Catholic theologians emphasize the difference between a missionary sermon ("basic preaching") and an internal Christian interpretation of faith, often referred to as a homily (Greek for "persuasion").
According to the Catholic understanding of a sermon, like an address, the topic can be chosen more freely (in contrast to a homily), and it can take place independently of a service.
Generally, a sermon takes the form of a monologue. But there are also more creative forms in which questions are asked to the audience in between (with the option to answer), or by incorporating a sketch or a short film into the sermon.
The duration of a sermon has decreased significantly over the past few decades. Today a sermon in a Catholic church lasts about ten minutes, in a Protestant church about twenty minutes and in a free church about 30 minutes (these are rough guidelines that are more likely to be exceeded than exceeded).
Legal requirements for preaching
The Federal Administrative Court stated in a decision dated August 2011 that "even as far as a sermon, the religious freedom of expression is no absolute priority over the interests of the personality and honor guard" enjoys. The general right of personality is not guaranteed unconditionally either and is restricted by the constitutional order, including the rights of others. In addition to freedom of expression, these rights also include the uniform fundamental right to freedom of religion. This includes what is said in a sermon. The history of the judgment was a legal dispute between Michael Schmidt-Salomon from the Giordano Bruno Foundation and the Regensburg Bishop Gerhard Ludwig Müller . He had given a sermon in 2008 in which he criticized two critics of religion, but Schmidt-Salomon denied their justification. However , Müller rejected a declaration of cease and desist with reference to his special position as bishop of the Catholic Church. The dispute was ended by the judgment of the Federal Administrative Court.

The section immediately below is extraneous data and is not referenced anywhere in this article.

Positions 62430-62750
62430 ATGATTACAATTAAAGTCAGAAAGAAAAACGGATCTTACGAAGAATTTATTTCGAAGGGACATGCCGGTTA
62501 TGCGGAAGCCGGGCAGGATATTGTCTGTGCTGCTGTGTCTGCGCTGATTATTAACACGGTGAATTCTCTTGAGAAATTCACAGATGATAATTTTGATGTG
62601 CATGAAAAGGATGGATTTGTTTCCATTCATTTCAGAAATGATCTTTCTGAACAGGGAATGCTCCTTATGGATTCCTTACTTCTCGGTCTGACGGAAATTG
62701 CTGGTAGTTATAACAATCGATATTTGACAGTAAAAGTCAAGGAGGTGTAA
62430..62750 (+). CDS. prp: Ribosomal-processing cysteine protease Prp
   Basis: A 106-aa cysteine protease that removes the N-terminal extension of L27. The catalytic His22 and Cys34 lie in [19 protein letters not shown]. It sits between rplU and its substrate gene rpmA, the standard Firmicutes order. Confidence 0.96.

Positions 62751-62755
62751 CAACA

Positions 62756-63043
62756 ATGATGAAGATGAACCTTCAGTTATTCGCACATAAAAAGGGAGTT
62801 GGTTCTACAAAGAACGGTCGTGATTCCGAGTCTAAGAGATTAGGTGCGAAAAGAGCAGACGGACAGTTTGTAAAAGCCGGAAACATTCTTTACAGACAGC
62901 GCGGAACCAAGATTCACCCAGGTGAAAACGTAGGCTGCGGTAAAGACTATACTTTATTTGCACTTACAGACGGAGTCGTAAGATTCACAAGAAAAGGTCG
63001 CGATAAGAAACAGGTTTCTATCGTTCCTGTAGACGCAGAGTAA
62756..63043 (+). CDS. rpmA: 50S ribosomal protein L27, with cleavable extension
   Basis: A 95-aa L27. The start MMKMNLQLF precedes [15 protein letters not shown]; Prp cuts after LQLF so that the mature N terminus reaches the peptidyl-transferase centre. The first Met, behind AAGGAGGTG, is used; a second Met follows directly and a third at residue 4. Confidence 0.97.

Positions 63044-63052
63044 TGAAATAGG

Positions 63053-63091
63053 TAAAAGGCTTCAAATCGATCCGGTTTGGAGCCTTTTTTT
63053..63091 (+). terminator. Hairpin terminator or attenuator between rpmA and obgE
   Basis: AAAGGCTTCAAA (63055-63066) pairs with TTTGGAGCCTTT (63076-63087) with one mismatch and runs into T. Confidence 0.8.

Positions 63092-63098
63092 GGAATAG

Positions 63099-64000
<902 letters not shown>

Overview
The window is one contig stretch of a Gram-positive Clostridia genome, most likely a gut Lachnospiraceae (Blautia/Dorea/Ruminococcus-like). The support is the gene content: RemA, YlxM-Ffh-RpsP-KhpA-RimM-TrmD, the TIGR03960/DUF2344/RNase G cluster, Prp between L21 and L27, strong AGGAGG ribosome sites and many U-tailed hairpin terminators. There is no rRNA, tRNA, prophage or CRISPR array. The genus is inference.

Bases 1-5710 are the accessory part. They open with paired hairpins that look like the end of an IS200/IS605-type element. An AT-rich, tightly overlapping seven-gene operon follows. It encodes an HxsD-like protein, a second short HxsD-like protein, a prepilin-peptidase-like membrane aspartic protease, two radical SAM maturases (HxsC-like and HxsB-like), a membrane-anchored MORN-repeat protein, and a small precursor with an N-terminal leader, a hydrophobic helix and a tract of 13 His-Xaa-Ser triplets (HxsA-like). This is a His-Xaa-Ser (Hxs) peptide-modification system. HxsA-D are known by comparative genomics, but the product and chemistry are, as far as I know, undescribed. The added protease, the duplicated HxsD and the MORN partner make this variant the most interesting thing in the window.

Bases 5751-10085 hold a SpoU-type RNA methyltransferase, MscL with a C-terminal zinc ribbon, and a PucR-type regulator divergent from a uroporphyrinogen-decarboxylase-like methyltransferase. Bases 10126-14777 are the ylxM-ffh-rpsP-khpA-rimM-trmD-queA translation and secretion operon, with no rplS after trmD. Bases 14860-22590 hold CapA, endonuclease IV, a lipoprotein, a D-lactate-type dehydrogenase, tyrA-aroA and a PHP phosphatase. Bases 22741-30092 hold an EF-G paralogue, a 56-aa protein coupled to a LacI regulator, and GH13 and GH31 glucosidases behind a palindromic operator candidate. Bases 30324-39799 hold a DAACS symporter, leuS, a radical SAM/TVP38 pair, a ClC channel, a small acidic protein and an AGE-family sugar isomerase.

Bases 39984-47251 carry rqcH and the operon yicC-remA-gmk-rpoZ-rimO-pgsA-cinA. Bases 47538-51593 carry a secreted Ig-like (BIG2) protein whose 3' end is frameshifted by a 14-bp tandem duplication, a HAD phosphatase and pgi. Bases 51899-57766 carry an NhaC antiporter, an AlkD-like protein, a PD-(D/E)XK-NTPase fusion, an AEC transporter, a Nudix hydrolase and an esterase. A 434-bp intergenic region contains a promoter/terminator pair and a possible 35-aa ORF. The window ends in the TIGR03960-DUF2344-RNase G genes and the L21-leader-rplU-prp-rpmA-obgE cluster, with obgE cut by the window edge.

Other word meanings
Colloquially, "sermon" is also used as an expression for moralizing speech. The term "sermon" is also used colloquially for boring, lengthy talk.
- Chutba (sermon in Islam)
- German sermons in World War II
- Children's sermon , song sermon , fasting sermon , punishment sermon , moral sermon
- Preacher , Predigtmärlein , preaching Price
- Article “Sermon” in: Theologische Realenzyklopädie 27. Walter de Gruyter, Berlin, New York 1997 (study edition 2000), pp. 225–330.
- Christoph Barnbrock : audio book. A journey of discovery for preachers. Göttingen 2016, ISBN 978-3-8469-0245-5 .
- Sabine Holtz: Sermon: Religious Transfer via Postillen , European History Online , ed. from the Institute for European History (Mainz) , 2011, accessed on: June 29, 2011.
- Philipp Müller: Sermon is testimony. Foundation of homiletics. Herder, Freiburg et al. 2007, ISBN 978-3-451-29653-6 .
- Friedrich Niebergall : The modern sermon. Cultural-historical and theological foundations, history and earnings . Mohr, Tübingen 1929.
- Sermon-Online, site with over 30,000 Christian sermons and literature
- online-predigt.de, site with over 4500 Christian sermons as MP3, videos and documents
- Kanzelgruss - The HP all about sermons and worship
- Göttingen sermons on the Internet
- Sermon Price, database with more than 1200 submitted sermons
- Predigt.de, the sermon database with audio and video sermons
- Stowasser , Latin-German school dictionary, edition 1998, entry "sermo"
- Apology = Confessio Augustana XV, BSLK, 305, 9f.
- Franz Graf-Stuhlhofer offers an overview : Changes in preaching in the course of church history , in: Christian Bensel, Jonathan Mauerhofer (ed.): Sermon between claim and reality. VTR, Nuremberg 2016, pp. 69-77.
- Franz Graf-Stuhlhofer: Changes in preaching in the course of church history , in: Christian Bensel, Jonathan Mauerhofer (ed.): Sermon between claim and reality. Nuremberg 2016, pp. 69–77, there 76f.
- Evelyn Finger: No more chatter! In: Die Zeit (Ed.): ZEIT ONLINE . No. 51 , 2007, p. 49 ( zeit.de [accessed on June 9, 2018]).
- Franz Graf-Stuhlhofer: Basis preach. Basics of the Christian faith in sermons, plus a didactic homiletics for advanced students . Publishing house for theology and religious studies, Nuremberg 2010.
- BVerwG, decision of August 8, 2011 - 7 B 41.11 -
- Humanistic press service .